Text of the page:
Ian C. Smith

Borne Back

 

Driven through time to my old area,
the day splendid, unlike movie funeral weather,
an observation Jane would have appreciated,
I gaze at sere paddocks, towards mountains, picture
my former home, the huge bird’s nest fern now splaying
from the sandpit built when my tall men were tiny.

 

Spotlighted by angelic glass, Jane’s loved ones bear up,
fill in those gaps we each have of friends’ lives.
Outside, a smiling stranger in dark shades approaches,
raises them to reveal himself as my ex-plumber.
There is always someone you know out of context at funerals.
I shake the priest’s soft hand, thank him, share a joke.

 

Back home, another bewildering loss, this time a vase
despite fewer places for downsized me to search.
The vase won’t hold water, a reminder of audacity.
I find it on my desk where I placed it when moving.
Realisation repeated, glasses, books, secateurs.

 

The priest spoke of how funerals have changed
since he conducted his first when I was a Grade Sixer,
a boisterous year I would repeat if granted a wish.
He was already well into his career of caring
by the time I lugged my dodgy vase across Europe.
In my pew I mulled over these correlations in our lives,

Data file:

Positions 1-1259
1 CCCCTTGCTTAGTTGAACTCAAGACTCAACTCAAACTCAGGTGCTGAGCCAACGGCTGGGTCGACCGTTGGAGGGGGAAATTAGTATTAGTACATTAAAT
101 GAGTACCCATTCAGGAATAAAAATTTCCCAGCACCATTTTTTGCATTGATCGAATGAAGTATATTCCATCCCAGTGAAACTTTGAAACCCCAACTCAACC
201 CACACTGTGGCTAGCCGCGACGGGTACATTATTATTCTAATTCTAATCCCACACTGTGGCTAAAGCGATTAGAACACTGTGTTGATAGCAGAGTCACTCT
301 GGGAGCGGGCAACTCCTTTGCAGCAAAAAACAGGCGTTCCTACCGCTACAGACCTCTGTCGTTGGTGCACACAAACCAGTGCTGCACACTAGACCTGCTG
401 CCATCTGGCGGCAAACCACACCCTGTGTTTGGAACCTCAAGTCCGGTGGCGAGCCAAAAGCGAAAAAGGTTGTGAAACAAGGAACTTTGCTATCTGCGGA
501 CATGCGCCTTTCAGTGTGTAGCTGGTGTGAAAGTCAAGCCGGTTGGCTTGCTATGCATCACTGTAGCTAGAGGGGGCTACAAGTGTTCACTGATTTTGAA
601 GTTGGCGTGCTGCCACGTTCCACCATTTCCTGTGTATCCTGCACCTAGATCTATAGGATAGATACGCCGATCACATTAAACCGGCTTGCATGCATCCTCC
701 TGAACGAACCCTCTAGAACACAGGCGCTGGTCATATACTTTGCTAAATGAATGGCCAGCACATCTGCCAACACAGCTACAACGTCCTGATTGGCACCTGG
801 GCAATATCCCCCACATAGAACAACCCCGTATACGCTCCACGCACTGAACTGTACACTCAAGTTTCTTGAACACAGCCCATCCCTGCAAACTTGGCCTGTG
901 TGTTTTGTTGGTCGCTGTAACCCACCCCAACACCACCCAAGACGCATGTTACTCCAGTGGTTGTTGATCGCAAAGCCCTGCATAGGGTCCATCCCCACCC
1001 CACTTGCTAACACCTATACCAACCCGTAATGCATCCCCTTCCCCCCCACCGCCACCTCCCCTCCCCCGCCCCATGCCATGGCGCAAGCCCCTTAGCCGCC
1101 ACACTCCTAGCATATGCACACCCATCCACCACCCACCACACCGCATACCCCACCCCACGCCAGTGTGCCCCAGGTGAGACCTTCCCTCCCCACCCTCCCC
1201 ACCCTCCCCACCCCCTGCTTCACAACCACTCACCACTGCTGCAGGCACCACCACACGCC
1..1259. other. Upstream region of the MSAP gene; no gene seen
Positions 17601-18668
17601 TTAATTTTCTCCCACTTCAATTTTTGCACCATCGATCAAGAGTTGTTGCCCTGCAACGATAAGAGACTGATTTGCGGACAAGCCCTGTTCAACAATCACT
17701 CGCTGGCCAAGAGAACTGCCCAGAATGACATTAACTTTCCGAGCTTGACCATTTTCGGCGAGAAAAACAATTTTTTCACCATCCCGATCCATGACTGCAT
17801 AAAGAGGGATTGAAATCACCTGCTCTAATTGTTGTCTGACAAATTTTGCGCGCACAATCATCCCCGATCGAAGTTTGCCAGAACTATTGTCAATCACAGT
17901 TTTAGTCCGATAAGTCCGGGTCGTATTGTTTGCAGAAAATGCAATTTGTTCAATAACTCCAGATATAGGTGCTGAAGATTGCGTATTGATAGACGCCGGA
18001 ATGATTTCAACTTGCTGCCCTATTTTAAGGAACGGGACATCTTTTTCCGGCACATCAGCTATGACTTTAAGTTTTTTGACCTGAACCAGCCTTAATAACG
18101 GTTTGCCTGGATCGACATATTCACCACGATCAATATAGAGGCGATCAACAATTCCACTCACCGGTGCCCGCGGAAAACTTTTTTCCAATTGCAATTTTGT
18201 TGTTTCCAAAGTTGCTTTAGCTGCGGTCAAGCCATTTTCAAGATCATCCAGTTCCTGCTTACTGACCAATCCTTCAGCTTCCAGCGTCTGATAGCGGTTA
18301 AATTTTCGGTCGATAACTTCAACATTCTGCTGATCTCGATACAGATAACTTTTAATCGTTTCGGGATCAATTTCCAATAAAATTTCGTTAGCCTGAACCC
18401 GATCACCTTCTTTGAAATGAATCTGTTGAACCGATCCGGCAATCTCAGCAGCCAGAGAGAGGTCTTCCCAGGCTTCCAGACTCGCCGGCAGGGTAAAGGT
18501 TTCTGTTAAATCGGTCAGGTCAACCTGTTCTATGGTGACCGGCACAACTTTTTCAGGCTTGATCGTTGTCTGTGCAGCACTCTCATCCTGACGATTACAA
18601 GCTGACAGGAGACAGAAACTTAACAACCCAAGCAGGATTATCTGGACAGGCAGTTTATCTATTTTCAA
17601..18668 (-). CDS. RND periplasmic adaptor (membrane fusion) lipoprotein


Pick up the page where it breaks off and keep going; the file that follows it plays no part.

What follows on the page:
the lights of cities ever blinking off then on again,
to not forget them, the reality and the dreams.

 

© Ian C. Smith

 

 

 

Stained Glass

 

 

The war over, monotony settling on us
in Twickenham, a long way from Jerusalem,
nothing fractured bar my attitude to churchgoing,
I breathe hassock-dust kneeling, rain clattering
against the church door, apostles looking down
in cloud-muted colours on poor sinners.
I have forgotten my raincoat again.
The vicar prays for our forgiveness,
eyes squeezed shut like other penitents’.
Restlessness dooms me to swerve from my mother’s
high, hopeless expectations of my salvation.
A blinding flash, theatrical thunder, enlightens St. Paul.
My knees hurt, body a map, bruises towns,
resentment as I ease the pain surreptitiously,
a sense of unfairness innate
as it is with most children.
Already a non-believer, I believe
my mother should attend instead of forcing me.
I fear the scourge of her wrath again over
my soaked best clothes, not eternal sin.

 

© Ian C. Smith